In May, 1919, a military court-martial sentenced Runge and Vogel to two years in prison for killing Luxemburg. Liebknecht’s escorts were acquitted of all charges. Two months earlier, in March, 1919, Jogiches, who had revealed the identities of the perpetrators of the Luxemburg-Liebknecht murders, was taken into custody, severely beaten, and then shot “while attempting to escape.”

Luxemburg’s assassination, along with the light sentences meted out to her killers, served to elevate her status among leftists. She came to be known as a martyr for the Left, and her theoretical writings attained lasting respect among Marxists. Assassinations;Rosa Luxemburg[Luxemburg]

Further Reading
  • citation-type="booksimple"

    xlink:type="simple">Abraham, Richard. Rosa Luxemburg: A Life for the International. Oxford, England: Berg, 1989. A concise analysis of Luxemburg’s life and thought. Includes an extensive and helpful bibliography and a guide to political parties and factions.
  • citation-type="booksimple"

    xlink:type="simple">Bronner, Stephen Eric. Rosa Luxemburg: A Revolutionary for Our Times. University Park: Pennsylvania State University Press, 1997. Biography focuses on Luxemburg’s political thought and work, connecting both with socialist theory and practice at the end of the twentieth century.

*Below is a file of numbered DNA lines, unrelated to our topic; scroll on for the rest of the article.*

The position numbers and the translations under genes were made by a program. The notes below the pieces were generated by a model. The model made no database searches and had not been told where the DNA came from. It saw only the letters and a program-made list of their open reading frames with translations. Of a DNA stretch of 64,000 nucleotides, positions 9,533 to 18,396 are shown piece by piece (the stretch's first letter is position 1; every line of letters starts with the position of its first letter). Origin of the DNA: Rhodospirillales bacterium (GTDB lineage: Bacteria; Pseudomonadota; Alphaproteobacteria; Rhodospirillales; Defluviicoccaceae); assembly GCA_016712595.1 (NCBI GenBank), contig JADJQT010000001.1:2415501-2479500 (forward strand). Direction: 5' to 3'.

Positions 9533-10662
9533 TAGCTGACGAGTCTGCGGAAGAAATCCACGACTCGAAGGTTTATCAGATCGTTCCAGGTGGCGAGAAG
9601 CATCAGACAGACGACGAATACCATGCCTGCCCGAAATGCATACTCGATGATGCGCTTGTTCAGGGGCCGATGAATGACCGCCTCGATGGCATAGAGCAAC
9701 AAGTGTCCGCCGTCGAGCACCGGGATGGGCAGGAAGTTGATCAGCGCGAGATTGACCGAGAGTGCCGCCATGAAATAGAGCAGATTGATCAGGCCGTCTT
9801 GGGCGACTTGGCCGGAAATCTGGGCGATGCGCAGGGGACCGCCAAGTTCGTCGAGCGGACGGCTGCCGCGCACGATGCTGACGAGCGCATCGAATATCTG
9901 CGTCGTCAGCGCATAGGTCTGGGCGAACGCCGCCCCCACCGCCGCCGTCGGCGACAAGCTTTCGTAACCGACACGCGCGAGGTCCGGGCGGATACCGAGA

• citation-type="booksimple"

    xlink:type="simple">Ettinger, Elzbieta. Rosa Luxemburg: A Life. Boston: Beacon Press, 1986. Biography focuses on Luxemburg’s personal life and her relations with Leo Jogiches and other men.
  • citation-type="booksimple"

    xlink:type="simple">Geras, Norman. The Legacy of Rosa Luxemburg. London: NLB, 1976. Four essays on the political theories of Luxemburg, including a study of her views on the mass strike.
  • citation-type="booksimple"

    xlink:type="simple">Le Blanc, Paul, ed. Rosa Luxemburg: Reflections and Writings. New York: Humanity Books, 1999. Collection presents essays on Luxemburg by various intellectuals and activists as well as selected writings by Luxemburg. Includes bibliography.
  • citation-type="booksimple"

    xlink:type="simple">Nettl, John Peter. Rosa Luxemburg. 2 vols. London: Oxford University Press, 1966. Excellent comprehensive biography.

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Categories: History